In 1981, President Reagan announced a “major purchase program for the National Defense Stockpile, saying that it was widely recognized that our nation is vulnerable to sudden shortages in basic raw materials that are necessary to our defense production base.

 

In 1984 U.S. Marine Corps Major R.A. Hagerman wrote: “Since World War ll, the United States has become increasingly dependent on foreign sources for almost all non-fuel minerals. The availability of these minerals have an extremely important impact on American industry and, in turn, on U.S. defense capabilities. Without just a few critical minerals, such as cobalt, manganese, chromium and platinum, it would be virtually impossible to produce many defense products such as jet engine, missile components, electronic components, iron, steel, etc. This places the U.S. in a vulnerable position with a direct threat to our defense production capability if the supply of strategic minerals is disrupted by foreign powers.”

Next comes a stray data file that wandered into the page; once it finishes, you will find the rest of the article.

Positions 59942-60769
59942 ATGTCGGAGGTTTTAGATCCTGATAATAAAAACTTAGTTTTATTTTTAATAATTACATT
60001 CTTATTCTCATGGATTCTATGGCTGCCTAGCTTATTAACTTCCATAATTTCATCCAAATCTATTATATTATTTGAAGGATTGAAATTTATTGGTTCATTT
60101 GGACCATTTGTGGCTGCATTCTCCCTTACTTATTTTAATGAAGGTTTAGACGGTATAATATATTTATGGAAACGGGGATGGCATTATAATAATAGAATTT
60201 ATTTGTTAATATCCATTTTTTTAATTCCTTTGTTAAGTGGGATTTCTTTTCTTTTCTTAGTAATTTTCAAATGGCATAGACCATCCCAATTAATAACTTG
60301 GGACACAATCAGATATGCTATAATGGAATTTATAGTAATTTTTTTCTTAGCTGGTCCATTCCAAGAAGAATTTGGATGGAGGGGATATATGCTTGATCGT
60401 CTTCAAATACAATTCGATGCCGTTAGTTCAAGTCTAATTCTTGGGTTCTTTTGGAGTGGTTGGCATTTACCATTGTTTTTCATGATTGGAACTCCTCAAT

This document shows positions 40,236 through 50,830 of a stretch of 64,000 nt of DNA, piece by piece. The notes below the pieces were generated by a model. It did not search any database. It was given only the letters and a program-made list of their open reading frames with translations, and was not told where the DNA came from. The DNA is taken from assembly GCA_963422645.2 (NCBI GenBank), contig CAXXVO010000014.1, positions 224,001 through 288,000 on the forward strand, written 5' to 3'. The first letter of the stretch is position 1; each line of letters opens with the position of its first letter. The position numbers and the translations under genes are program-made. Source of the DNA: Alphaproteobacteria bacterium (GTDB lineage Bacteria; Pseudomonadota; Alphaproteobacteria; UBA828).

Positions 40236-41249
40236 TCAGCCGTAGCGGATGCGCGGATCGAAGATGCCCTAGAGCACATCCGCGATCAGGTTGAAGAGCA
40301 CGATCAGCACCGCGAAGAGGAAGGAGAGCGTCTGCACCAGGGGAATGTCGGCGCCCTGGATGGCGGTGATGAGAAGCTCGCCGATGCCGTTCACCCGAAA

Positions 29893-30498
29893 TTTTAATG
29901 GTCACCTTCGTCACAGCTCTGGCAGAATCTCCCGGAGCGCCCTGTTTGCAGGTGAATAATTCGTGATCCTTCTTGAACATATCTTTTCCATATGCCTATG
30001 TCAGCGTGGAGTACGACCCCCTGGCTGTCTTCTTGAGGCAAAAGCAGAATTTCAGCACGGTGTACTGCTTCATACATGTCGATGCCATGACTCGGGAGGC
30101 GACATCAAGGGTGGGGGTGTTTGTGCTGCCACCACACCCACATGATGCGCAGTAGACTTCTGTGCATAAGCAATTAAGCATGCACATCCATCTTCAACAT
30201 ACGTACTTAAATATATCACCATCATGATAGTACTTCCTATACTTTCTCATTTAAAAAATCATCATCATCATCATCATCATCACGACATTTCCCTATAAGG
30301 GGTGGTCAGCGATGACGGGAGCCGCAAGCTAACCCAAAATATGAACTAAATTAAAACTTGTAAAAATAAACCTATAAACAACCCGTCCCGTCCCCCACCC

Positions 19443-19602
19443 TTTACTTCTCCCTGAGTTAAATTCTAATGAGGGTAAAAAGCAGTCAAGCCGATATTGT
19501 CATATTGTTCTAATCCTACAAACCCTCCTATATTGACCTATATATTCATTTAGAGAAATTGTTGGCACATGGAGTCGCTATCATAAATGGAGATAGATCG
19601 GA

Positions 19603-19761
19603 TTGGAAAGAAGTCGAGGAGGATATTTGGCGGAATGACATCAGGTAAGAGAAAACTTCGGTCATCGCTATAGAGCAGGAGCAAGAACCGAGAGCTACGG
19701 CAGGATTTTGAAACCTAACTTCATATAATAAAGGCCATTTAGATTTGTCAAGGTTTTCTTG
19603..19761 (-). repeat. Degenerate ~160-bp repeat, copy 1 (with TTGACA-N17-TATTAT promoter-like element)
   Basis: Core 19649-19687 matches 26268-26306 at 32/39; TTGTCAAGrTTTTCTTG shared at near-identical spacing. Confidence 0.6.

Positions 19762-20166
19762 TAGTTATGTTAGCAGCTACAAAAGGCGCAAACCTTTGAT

In 1985, the secretary of the United States Army testified before Congress that America was more than 50 percent dependent on foreign sources for 23 of 40 critical materials essential to U.S. national security.